• Continue the implementation of prohibitions of certain plastic products and expand education for reusable alternatives. Opportunities could include implementing circular design to minimise the potential for producing waste products and ensure that products are designed to be repaired or recycled.
  • Improve the provision/availability of recycling and organic services for communities and businesses including the hospitality industry. About 99% of households live in a council area that provides a residual waste service. However, this reduces for recycling and organics, which is 97% for recyclables and 91% for organics. Use of green waste and recycling bins should be encouraged at places such as caravan parks and other accommodation places, major events and for the hospitality industry.
  • Expand green waste collection (food organics and garden organics FOGO) and free hard-waste collection, which are already implemented by some councils across South Australia. It appears that approximately 59% of councils have introduced FOGO waste collection services.
  • Investigate introducing requirements for food waste separation and collection, particularly for the commercial and industrial sector.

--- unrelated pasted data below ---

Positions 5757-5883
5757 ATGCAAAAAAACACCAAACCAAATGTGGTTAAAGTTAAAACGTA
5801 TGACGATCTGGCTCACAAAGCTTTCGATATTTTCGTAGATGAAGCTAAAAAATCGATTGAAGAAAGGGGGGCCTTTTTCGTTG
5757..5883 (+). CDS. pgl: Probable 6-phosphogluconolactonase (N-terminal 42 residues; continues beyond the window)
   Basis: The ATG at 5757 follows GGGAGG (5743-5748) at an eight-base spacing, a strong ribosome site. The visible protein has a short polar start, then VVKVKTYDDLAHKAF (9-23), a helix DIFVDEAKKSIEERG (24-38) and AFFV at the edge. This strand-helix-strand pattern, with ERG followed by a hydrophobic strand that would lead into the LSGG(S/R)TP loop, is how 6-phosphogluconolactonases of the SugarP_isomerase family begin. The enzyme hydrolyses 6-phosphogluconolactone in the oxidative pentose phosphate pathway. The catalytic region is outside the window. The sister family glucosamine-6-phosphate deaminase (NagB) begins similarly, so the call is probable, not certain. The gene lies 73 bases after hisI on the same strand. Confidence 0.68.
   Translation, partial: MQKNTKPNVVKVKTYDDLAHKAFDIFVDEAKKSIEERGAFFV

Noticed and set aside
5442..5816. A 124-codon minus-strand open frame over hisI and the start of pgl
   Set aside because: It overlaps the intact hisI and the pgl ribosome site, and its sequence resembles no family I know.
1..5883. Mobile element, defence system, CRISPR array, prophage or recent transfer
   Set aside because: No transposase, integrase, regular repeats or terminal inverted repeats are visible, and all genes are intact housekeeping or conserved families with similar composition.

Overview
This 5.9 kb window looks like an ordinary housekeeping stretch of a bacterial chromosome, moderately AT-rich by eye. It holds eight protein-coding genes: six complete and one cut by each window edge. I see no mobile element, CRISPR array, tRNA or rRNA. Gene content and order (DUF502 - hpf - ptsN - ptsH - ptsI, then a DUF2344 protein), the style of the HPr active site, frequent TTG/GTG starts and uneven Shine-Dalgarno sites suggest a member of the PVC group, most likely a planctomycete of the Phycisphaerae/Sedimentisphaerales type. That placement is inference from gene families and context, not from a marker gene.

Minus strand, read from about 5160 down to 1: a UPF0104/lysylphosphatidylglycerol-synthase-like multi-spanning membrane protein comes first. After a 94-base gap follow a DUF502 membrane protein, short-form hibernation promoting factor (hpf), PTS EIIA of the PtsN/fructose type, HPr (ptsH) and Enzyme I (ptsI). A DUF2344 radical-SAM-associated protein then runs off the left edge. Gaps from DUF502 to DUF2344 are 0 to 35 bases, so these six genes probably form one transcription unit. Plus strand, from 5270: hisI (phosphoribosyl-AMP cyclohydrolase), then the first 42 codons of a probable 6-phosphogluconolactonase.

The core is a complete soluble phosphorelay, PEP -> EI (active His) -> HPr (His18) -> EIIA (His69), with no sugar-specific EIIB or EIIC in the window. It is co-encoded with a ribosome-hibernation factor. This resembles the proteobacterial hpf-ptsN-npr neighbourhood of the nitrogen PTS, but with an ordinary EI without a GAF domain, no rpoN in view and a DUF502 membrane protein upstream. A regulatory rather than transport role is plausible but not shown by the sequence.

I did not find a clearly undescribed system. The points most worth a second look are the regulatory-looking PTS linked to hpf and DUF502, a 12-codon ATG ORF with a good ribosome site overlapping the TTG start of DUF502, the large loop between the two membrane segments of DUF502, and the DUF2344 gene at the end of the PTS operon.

• Provide leadership, education, investment and support for implementation of a circular economy, and consider regional areas during this approach.
  • Provide incentives for waste prevention, reuse and recycling. Expand and facilitate further opportunities to swap goods that otherwise may go to landfill or be dumped.
  • Support the development and implementation of product stewardship schemes for the management of problematic waste, for example, solar panels.
  • Investigate expanding landfill bans to include waste that has established resource recovery pathways (such as those that are included within national product stewardship schemes).
  • Research and plan to identify, quantify and facilitate the management of emerging waste streams and ensure this is considered and actioned within our circular economy.
  • Identify reasons for what is causing the low return rates for PET and HDPE plastic containers.
Recycling station located in the City of Adelaide Council Customer Centre.

Further Reading

The right bins